Jennifer Roden asked for STEM programs to be implemented at District 65. One such program, Project Lead the Way, is a K-12 program and is used at Evanston Township High School.
“I’m the angry back man, an alum of District 65 and ETHS,” said Lonnie Wilson. “What’s happening here is a multigenerational trauma. What you’re asking people to do is have a nice shiny piece of paper to erase the trauma.”
Robert Bady suggested a charter school “for parents who are concerned and want to think outside of the box. We have some resources in town and outside of the town. We’re a group of parents. We want to help.”
Board members thanked the speakers and panelists for their concern and their ideas.
“We need help. Our children need help. We need your guidance and the experiences your children have to help guide our policy,” said Candance Chow.
“We do learn from these conversations,” said Richard Rykhus. We’re listening and trying to learn from each other. … We know there are structures that need to be dismantled, and, as a Board, we have to do what is in our power to change. I think I can speak for the Board that we are committed to that.”
Mr. Rykhus added that, as the father of an 11-year old African American boy, “I see that racism, when my son is in a bookstore carrying a book and the clerk says, ‘He looks like he’s going to steal that book.’”
Responding to a question from one of the speakers about what this Board is doing that is different, Mr. Rykhus said, “This year we brought in two more black principals. I think that’s important, because principals have a say in the hiring of teachers. … Culturally relevant instruction [is] being focused on in very different ways.” He said with regard to suspension rates, there has been a 70% drop in days lost, and the Board will continue to monitor suspensions and suspension rates. In addition, he said, the District is partnering with Youth & Opportunity United (Y.O.U.) at an elementary school to make a community school.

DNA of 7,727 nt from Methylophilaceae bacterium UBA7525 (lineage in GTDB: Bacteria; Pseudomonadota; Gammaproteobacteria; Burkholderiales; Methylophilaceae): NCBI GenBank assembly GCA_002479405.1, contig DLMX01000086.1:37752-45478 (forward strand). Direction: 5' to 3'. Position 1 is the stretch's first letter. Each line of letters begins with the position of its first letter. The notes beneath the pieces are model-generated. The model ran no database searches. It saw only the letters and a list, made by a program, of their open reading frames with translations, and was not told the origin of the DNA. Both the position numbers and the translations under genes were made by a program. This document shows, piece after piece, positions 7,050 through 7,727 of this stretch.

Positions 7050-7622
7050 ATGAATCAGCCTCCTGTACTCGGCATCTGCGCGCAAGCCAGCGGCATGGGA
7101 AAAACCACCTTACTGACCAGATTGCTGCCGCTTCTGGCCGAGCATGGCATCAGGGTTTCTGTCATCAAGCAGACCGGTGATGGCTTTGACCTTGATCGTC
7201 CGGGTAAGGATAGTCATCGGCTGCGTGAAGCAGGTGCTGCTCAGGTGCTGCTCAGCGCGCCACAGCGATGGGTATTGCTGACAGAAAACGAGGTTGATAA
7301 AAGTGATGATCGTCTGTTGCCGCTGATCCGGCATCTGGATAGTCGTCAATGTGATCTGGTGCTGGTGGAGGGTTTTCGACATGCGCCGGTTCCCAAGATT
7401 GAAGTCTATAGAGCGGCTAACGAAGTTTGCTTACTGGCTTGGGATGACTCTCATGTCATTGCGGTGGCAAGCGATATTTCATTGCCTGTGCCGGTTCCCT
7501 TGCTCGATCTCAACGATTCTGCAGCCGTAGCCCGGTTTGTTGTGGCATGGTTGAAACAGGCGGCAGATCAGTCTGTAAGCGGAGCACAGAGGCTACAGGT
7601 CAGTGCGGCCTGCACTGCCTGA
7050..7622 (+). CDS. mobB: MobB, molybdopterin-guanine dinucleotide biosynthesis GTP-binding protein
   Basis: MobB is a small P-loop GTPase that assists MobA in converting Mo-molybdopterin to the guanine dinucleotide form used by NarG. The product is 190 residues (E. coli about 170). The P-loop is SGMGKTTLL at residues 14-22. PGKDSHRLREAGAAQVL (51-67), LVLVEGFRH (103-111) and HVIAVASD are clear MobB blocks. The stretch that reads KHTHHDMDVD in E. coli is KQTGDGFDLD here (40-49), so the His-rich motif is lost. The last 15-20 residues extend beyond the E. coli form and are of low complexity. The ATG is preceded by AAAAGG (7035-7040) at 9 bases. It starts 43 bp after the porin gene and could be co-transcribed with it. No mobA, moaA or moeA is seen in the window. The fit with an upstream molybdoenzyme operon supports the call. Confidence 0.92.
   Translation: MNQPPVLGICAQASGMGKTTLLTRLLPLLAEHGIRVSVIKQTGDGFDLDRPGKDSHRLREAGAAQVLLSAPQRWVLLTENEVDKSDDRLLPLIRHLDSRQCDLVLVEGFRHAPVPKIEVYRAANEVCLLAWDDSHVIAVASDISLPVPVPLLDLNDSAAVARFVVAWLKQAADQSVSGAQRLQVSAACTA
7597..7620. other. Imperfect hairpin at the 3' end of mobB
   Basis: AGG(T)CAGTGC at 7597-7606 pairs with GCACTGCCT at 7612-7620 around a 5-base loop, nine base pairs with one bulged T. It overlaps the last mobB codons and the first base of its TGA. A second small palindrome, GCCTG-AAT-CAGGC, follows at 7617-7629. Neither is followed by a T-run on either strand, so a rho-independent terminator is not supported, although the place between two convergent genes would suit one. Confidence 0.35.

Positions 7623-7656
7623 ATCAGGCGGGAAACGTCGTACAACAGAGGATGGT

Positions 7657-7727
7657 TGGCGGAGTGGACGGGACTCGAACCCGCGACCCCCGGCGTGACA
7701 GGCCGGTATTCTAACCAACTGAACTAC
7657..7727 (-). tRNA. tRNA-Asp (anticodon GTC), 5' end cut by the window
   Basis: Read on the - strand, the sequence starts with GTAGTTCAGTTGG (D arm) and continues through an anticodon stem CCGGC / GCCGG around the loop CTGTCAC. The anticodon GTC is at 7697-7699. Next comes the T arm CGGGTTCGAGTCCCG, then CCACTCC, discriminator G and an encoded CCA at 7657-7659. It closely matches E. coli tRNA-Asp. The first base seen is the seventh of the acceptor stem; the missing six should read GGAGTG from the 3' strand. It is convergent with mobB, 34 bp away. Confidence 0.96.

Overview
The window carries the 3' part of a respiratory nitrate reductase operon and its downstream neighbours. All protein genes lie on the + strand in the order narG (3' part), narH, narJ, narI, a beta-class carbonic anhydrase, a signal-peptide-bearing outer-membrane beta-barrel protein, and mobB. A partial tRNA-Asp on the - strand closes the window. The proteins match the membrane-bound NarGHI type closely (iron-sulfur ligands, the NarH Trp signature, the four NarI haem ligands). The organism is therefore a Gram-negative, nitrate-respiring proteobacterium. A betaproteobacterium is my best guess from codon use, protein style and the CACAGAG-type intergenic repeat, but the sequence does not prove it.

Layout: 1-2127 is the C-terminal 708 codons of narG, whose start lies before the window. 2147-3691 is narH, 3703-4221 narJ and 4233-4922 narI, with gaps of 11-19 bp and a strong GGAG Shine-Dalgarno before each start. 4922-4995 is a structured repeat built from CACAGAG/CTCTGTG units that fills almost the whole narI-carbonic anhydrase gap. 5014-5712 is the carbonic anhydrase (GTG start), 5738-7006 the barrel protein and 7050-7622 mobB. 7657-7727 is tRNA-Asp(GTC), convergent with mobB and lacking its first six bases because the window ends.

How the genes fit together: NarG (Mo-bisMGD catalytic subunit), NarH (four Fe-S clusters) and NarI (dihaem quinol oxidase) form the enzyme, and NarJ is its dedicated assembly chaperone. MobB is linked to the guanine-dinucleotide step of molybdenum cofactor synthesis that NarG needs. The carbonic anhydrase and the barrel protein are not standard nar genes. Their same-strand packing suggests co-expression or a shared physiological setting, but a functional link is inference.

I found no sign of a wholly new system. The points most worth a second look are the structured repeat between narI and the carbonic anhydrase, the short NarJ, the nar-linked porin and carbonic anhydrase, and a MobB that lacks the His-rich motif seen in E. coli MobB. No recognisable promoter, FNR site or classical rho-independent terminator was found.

Suni Kartha said, “Thank you to everyone who is here.” Acknowledging the many issues that had been raised, she added, “What are we going to do specifically around race to address equity? … We still bus children disproportionately out of their neighborhoods. … Kids have to rush out of school to get on the bus. They can’t stay, for example, to use the computers.”
Referring to a comment from one of the speakers that the District does not value black children, Ms. Kartha said she feels “busing is a huge value statement. I don’t think any of us intended to make that statement. … But we need to address busing if we’re going to talk about racial equity.”
Ms. Chow also said, “There are a lot of challenges that we need to reflect on …I know the data is bad.” Referring to the gap that is apparent already in kindergarten readiness, she said it is important the kids in the District’s early childhood programs be kindergarten ready. “We need to take ownership that these kids are prepared for kindergarten,” she said.
If students register early for kindergarten, perhaps they could be tested early, so they could be connected earlier to services, said Ms. Chow. She also said the Board could look at the attendance areas of the schools in terms of equity of resources “and not increasing busing. … We call ourselves ‘resource rich,’ but the resources aren’t getting where they need to go.”
Mr. Rykhus said he felt the District should go beyond improving the early childhood education at the Hill Education Center. “We should make sure every early childhood provider knows what kindergarten readiness looks like. We should get every child into a formal early childhood program.” He also asked that the administration provide answers to the questions posed by the speakers.